Opinions not the same as knowledge
In his recent book, Learning in Depth, author and university professor Kieran Egan suggests that the current school system doesn’t provide enough content depth. We spend too much time asking kids to remember a little bit about everything without finding ways to ensure deep knowledge about anything. This leads to dis-engaged kids, under-educated global citizens and lazy thinkers.
Have a kid study the same topic for 12 years. Bees. Apples. Treaties. War. Pretty much whatever.
In a recent Washington Post article, Egan uses dust as an example:
Dust could take a student from house dust to the Dust Bowl, from the origins of the color khaki (“khaki” is Urdu for “dust”; how it came to refer to a color is a long story involving British camouflage uniforms and Afghanistan) to the origins of the planet.
In this process, students will have learned important, even life-changing lessons about the meaning of expertise, the value of dedication and the delight of knowing something in depth. This sort of learning can engage student imaginations and emotions and enable a broader understanding of the human experience.
One of the great paradoxes of education is that only when one knows something deeply can one recognize how little one actually knows.
My first thought is the guy’s nuts.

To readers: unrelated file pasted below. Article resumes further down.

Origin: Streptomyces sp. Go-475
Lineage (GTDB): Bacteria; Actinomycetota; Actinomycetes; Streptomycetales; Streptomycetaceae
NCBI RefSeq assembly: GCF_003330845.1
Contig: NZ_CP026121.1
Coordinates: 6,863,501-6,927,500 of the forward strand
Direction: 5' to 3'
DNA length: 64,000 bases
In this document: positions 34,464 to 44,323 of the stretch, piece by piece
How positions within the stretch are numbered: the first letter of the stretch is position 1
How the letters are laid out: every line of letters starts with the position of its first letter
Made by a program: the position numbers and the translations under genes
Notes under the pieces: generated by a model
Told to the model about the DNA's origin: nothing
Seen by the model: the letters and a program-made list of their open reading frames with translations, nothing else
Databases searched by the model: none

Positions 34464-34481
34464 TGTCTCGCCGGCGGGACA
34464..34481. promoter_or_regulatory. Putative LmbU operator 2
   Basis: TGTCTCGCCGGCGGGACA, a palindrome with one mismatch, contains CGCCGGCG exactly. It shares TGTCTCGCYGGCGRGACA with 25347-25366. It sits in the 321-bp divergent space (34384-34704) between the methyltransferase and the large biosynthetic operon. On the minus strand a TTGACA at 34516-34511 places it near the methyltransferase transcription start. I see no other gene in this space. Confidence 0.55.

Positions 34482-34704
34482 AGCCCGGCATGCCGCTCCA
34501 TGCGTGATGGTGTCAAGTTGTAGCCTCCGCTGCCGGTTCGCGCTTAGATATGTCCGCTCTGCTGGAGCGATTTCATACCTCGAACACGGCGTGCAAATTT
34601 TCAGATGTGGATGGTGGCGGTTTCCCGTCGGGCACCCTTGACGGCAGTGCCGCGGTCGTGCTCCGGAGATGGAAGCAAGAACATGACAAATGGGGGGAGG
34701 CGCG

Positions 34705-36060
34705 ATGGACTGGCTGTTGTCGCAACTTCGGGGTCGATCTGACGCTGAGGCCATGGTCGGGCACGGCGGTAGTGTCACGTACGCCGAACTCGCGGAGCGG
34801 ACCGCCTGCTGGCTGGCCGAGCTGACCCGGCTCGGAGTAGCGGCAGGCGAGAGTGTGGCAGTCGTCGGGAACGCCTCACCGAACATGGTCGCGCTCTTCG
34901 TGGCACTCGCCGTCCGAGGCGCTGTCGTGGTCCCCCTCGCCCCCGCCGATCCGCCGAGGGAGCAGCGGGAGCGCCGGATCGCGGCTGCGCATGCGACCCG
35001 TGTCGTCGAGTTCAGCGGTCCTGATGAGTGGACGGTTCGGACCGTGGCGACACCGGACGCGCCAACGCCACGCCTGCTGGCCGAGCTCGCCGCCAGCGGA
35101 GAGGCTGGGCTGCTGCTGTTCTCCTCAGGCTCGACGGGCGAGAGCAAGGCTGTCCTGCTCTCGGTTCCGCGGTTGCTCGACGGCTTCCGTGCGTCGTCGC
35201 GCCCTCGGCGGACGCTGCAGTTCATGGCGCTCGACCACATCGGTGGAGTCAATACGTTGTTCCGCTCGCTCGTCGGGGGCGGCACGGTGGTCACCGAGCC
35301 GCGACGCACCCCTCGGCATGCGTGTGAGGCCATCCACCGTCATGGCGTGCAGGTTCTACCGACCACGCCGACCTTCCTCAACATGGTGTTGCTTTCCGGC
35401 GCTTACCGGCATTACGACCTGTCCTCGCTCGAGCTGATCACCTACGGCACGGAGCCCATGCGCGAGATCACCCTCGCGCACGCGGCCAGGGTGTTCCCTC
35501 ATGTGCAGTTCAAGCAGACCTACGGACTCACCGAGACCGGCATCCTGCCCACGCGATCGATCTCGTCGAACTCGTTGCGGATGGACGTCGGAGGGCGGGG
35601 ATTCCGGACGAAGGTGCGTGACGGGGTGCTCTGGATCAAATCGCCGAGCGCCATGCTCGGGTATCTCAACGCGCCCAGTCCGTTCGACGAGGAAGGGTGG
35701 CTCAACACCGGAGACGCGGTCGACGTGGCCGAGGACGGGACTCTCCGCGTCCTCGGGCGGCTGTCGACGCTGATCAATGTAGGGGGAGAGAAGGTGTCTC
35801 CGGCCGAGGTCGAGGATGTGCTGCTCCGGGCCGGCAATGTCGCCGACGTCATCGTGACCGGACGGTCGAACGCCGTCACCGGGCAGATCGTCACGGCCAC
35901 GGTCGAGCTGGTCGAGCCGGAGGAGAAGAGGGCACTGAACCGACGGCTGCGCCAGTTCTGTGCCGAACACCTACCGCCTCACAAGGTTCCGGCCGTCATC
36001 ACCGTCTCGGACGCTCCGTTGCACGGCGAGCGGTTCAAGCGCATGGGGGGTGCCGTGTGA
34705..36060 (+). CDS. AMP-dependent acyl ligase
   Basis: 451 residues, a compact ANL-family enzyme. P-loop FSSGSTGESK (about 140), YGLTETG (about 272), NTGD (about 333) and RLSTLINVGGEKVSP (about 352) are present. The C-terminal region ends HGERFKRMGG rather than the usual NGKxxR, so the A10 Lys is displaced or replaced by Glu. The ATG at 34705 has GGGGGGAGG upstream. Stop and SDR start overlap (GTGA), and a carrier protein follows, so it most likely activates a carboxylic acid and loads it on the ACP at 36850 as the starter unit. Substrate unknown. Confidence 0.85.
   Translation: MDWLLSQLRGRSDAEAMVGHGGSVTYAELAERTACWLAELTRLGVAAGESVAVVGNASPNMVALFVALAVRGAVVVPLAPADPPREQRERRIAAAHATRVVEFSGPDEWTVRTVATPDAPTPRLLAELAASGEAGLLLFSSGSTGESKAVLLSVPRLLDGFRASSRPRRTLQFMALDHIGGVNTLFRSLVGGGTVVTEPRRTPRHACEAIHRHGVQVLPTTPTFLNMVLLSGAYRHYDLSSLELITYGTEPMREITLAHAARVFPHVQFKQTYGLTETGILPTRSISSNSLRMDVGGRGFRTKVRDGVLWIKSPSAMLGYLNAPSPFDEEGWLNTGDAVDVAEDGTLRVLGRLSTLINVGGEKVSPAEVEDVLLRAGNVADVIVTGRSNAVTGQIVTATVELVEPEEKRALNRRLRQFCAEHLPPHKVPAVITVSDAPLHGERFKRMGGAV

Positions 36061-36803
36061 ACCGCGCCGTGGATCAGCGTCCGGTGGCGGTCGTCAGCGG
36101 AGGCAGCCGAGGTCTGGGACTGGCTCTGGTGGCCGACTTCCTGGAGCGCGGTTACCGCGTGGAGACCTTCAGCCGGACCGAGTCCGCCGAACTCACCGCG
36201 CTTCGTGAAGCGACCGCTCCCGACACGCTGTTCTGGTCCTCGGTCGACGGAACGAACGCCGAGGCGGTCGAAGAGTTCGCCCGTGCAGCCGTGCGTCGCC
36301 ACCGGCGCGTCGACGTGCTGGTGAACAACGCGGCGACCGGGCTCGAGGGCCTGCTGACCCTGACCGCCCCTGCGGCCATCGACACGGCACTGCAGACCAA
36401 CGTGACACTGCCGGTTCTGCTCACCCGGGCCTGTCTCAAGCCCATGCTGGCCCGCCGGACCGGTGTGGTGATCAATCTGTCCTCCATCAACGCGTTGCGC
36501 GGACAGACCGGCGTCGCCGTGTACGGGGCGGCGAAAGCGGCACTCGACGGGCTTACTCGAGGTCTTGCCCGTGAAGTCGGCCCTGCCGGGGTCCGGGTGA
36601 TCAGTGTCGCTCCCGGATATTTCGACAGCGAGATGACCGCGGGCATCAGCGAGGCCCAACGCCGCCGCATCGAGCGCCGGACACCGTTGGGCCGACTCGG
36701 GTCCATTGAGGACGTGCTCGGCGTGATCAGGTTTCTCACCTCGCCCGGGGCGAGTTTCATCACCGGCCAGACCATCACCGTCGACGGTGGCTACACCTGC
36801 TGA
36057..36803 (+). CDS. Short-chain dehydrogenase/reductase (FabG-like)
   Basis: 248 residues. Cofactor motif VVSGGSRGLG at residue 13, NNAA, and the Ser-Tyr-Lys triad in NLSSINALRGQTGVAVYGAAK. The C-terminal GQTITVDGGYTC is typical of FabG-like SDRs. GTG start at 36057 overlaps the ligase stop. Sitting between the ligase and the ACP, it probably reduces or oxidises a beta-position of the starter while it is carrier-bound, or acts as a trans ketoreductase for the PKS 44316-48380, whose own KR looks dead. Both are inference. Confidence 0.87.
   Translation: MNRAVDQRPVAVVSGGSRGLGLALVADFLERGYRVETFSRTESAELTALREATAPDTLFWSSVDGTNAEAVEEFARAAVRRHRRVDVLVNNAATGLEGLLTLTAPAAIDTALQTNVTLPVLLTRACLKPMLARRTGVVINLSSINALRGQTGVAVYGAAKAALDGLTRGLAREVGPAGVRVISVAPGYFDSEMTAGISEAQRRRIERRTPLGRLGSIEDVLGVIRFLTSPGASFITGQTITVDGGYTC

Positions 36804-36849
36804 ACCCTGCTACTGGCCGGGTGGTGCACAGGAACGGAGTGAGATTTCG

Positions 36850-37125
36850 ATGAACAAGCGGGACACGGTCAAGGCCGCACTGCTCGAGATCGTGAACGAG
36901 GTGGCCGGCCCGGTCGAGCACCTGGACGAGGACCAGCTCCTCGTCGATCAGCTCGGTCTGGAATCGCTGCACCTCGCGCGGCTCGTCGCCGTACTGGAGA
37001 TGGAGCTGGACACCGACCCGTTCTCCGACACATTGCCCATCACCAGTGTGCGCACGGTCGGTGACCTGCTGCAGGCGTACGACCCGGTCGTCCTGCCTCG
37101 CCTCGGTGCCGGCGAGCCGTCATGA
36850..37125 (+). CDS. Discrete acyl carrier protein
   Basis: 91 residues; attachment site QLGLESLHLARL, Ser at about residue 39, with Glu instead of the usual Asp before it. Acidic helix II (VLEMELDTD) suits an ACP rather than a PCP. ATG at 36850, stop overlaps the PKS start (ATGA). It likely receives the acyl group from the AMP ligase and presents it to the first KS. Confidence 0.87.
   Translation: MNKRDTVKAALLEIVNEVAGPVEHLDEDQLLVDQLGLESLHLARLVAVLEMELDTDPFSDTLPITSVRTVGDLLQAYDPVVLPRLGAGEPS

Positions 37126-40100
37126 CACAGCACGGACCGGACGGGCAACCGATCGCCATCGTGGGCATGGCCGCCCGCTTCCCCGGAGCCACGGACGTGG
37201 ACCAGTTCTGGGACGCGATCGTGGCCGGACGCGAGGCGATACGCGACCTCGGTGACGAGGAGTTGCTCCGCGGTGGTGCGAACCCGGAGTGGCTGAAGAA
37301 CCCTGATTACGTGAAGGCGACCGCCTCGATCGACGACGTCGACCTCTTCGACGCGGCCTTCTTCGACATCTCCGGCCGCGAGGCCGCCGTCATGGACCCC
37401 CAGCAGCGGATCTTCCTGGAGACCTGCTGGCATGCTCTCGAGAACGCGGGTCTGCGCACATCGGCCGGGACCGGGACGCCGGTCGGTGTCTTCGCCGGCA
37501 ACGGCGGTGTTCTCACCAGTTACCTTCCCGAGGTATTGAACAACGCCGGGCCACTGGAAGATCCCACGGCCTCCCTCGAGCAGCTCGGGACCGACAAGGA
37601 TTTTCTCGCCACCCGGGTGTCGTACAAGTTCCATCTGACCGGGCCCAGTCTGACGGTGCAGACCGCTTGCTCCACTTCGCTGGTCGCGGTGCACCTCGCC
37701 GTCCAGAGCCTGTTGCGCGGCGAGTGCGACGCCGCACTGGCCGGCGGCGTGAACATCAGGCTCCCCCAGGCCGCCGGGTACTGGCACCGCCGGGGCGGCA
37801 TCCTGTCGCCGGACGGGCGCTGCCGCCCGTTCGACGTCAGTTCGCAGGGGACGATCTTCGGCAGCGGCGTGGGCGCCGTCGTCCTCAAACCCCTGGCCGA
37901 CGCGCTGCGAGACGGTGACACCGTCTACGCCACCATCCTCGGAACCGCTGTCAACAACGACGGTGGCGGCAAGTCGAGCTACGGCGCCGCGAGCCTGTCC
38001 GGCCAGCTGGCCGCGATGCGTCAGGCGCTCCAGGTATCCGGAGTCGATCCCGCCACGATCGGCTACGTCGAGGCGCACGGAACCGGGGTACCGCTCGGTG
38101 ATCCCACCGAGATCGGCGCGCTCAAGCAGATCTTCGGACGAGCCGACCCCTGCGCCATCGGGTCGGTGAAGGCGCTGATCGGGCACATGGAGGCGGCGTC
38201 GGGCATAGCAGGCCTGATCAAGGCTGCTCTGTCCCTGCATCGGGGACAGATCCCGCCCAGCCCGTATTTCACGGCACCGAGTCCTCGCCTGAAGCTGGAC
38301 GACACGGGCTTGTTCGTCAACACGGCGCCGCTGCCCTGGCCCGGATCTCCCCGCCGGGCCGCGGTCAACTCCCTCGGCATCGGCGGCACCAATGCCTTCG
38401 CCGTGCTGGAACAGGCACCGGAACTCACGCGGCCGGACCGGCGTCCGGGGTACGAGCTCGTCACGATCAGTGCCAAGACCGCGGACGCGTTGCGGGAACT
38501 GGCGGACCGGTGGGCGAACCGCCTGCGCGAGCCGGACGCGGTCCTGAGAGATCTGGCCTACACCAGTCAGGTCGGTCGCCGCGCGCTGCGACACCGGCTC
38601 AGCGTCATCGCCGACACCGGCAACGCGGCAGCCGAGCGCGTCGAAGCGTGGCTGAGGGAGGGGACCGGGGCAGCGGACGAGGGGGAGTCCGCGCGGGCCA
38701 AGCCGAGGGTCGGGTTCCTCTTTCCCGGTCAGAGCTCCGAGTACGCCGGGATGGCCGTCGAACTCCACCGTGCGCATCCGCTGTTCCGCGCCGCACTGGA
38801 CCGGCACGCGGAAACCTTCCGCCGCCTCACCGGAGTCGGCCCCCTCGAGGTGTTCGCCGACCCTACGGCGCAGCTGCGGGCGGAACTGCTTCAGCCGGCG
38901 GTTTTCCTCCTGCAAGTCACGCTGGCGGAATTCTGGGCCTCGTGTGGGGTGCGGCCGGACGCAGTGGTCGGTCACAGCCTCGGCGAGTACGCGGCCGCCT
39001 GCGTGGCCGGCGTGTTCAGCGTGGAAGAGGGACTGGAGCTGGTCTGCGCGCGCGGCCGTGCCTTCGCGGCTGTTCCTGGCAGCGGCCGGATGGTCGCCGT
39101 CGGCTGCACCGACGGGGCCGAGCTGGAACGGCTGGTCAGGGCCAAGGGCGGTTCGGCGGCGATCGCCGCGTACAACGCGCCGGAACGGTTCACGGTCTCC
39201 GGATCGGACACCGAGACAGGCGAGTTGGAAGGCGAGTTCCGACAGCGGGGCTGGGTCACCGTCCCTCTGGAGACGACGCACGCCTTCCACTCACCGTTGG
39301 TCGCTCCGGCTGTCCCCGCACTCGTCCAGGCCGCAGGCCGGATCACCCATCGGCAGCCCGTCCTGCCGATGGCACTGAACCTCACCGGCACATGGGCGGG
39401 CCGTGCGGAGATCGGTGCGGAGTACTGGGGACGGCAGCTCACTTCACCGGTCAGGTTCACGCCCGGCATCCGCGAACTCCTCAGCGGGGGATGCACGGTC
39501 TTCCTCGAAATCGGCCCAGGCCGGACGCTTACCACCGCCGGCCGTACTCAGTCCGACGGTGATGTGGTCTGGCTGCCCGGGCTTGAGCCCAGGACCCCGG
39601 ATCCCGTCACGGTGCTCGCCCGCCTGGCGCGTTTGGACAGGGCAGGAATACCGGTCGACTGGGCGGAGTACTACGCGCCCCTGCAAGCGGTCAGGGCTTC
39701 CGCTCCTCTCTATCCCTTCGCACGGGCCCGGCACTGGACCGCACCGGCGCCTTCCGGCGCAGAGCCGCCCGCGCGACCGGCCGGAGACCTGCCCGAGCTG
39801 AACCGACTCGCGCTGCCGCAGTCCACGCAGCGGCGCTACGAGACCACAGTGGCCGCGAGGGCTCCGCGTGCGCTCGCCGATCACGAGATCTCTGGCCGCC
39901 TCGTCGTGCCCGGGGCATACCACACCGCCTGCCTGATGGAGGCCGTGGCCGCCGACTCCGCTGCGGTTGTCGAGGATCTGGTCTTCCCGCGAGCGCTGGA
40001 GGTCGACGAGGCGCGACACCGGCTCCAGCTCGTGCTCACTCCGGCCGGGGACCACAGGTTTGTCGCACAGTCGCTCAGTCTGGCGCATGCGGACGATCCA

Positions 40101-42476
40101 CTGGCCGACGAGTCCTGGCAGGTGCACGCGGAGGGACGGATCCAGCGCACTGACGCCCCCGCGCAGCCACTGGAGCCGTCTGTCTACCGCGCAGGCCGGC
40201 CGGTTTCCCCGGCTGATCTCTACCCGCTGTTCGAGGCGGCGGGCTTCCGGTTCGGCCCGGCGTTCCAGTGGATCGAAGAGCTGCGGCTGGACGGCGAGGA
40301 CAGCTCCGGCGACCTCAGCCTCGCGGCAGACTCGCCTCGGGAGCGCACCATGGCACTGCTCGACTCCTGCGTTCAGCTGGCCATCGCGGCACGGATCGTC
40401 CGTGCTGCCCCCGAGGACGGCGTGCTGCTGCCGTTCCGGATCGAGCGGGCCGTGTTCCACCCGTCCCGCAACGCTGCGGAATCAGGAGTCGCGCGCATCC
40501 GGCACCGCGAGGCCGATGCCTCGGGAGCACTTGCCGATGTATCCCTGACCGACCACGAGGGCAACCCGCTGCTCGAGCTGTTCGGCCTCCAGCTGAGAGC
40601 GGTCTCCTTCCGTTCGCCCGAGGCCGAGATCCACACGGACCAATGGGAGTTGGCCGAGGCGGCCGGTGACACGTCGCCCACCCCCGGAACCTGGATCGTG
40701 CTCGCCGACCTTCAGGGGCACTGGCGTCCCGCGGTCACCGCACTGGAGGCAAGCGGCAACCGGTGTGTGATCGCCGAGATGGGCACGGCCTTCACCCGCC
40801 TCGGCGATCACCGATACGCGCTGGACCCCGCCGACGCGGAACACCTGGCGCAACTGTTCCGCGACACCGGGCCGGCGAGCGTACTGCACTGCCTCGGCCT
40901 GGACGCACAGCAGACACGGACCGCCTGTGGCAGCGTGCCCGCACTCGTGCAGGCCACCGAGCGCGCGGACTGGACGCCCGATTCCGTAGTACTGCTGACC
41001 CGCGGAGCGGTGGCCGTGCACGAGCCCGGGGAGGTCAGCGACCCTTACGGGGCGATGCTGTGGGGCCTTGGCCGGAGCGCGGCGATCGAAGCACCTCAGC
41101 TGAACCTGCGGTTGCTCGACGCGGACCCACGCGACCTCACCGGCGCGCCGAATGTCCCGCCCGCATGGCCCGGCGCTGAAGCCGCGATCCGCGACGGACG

But another quote got my attention:
People who know nothing in depth commonly assume that their opinions are the same kind of thing as knowledge.
In a society that typically relies on “truthiness” rather than facts, Egan’s idea starts to make a bit more sense. We need to find ways to develop critical and rational thinkers.
Columnist Leonard Pitts once wrote:
To listen to talk radio, to watch TV pundits, to read a newspaper’s online message board, is to realize that increasingly, we are a people estranged from critical thinking, divorced from logic, alienated from even objective truth. We admit no ideas that do not confirm us, hear no voices that do not echo us, sift out all information that does not validate what we wish to believe.
Egan’s solution seems a bit extreme but the concept itself maybe isn’t. Could a modified Egan plan work in our social studies departments? Create mini-experts on different periods of time or different historical concepts and themes over a period of three or four years? Some schools already have high school seniors create year-long projects. Why couldn’t we expand that a bit?
It would encourage teachers to become more generalists that specialists, facilitators rather than presenters. And it would make for some awesome problem-based learning.
Traditionalists would like it because it emphasizes in-depth mastery of knowledge. Progressives would like the idea of providing choice and achievement-based rather than time-based learning.
What would your topic be?